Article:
FORMER principal, David Craddock, gave a rousing speech at the Snowtown Area School End of an Era celebrations.
Mr Craddock was principal for six years, from 1978 to 1983, arriving after a stint working at Nauru.
He reflected on some of the landmark achievements of the school in his time at Snowtown.
The school purchased its first electronic typewriter, its first photocopier and its first computer during Mr Craddock’s tenure.
“It was about the size of a truck and it was an Apple, but it was closer to a lemon from what I can remember,” he said.
The agriculture course was a major drawcard for students, leading to many entries at the Adelaide Show’s livestock competitions.
“Our ag teachers really got to expanding our courses,” Mr Craddock recalled.
At one stage, the school became its own poll dorset stud, operating under the name SASdor.
Mr Craddock said the school also had excellent outdoor education and career education programs.
“It was during my time here, when we first got a back-hoe and it dug the hole for the swimming pool, that was a very important development,” he said.
The school’s logo was also redesigned under his watch. “I’m very pleased to see the students all wearing the T-shirts with that emblem,” Mr Craddock said.
He paid tribute to the strong backing the school received from the community.
“Underpinning all the advances at the school during those six years was a magnificent level of parent support,” Mr Craddock said.
He was philosophical about the closure of the senior school. “We must rejoice in what we’ve had and what we’ve achieved – no one can take that away from us.
“We will continue to provide a quality education for our students and will do so with the wider support of the Snowtown community, that is the Snowtown way.”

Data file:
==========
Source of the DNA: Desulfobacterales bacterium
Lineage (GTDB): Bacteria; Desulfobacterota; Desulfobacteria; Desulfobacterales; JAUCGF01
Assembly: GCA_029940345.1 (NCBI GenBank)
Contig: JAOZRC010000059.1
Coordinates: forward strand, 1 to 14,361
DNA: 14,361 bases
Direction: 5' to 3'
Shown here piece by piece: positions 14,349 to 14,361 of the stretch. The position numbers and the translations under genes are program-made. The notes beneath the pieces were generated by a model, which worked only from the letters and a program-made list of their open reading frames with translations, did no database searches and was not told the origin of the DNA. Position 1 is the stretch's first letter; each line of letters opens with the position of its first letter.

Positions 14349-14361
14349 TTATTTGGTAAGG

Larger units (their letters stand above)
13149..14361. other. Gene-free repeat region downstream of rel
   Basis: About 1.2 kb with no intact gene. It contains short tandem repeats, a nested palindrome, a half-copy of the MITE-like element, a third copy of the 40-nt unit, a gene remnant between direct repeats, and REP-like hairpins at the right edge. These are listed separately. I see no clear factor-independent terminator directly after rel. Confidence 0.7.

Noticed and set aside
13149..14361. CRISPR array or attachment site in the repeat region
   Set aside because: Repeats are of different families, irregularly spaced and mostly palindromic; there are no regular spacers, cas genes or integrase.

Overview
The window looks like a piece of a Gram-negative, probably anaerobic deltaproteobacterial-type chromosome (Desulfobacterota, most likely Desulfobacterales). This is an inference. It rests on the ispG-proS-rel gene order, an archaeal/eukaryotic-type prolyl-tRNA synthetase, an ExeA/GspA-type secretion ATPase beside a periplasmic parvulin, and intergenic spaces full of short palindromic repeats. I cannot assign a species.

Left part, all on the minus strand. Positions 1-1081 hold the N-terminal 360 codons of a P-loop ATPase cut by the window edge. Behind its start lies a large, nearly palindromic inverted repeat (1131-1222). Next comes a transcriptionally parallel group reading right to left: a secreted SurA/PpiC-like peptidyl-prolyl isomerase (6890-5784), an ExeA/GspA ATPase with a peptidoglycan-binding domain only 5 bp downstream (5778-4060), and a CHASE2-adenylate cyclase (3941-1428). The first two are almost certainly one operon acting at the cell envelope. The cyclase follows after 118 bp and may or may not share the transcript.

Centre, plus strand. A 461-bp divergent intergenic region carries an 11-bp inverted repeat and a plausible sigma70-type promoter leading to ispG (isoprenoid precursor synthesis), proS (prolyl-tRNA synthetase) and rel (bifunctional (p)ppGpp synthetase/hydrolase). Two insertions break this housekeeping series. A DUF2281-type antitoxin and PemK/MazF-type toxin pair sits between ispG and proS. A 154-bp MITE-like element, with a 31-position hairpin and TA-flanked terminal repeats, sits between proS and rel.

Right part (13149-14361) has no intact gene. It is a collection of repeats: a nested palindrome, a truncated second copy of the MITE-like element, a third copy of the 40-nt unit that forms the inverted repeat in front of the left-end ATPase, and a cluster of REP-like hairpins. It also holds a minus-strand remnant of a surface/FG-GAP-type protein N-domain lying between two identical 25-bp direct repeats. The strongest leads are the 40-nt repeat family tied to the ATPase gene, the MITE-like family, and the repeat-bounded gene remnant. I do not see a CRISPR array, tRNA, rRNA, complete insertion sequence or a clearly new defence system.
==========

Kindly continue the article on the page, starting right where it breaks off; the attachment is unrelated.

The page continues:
WHAT THEY SAID ON FACEBOOK:
Boomalacca, boomalacca bow-wow-wow! Chickalacca, chickalacca, chow chow chow!
We are, we are, can you guess? We are the kids from the SAS! S-N-O-W-T-O-W-N.SNOWTOWN!
Being from the Brinkworth Area School (closed back in 1973, so yes, I’m old) this war cry would echo many times throughout our Triangular Sports Day with Snowtown and Port Broughton Area Schools.
Una Everlin Pike: I remember going to school there in the sixties. It was pretty good then and so were the teachers
Natalie Carslake: I loved my teaching years at Snowtown Area School. Met some great staff and taught some amazing students.
Holly Cowan: Many fond memories of that school: Year 8/9 fashion parade in around 1999 or 2000 with Anne Wills and Peter Goers and front page of the Sat Advertiser, the trip to Sydney to sing in the Olympic stadium with Amanda Wheaton and Sharyn Black
Bonnie Nicholls: Lunch time weddings on the oval with soursob bouquets (Tiffany Higgs and Andrew Beare) and lickastick bribes to object to the marriage; the pit room; the clay hill; SRC discos; the time we overtook a car in the school bus.
Kimberly Higgs: The year SAS hosted the interschool sports day and we WON, Mr Griffen crawled around the school oval, what an effort.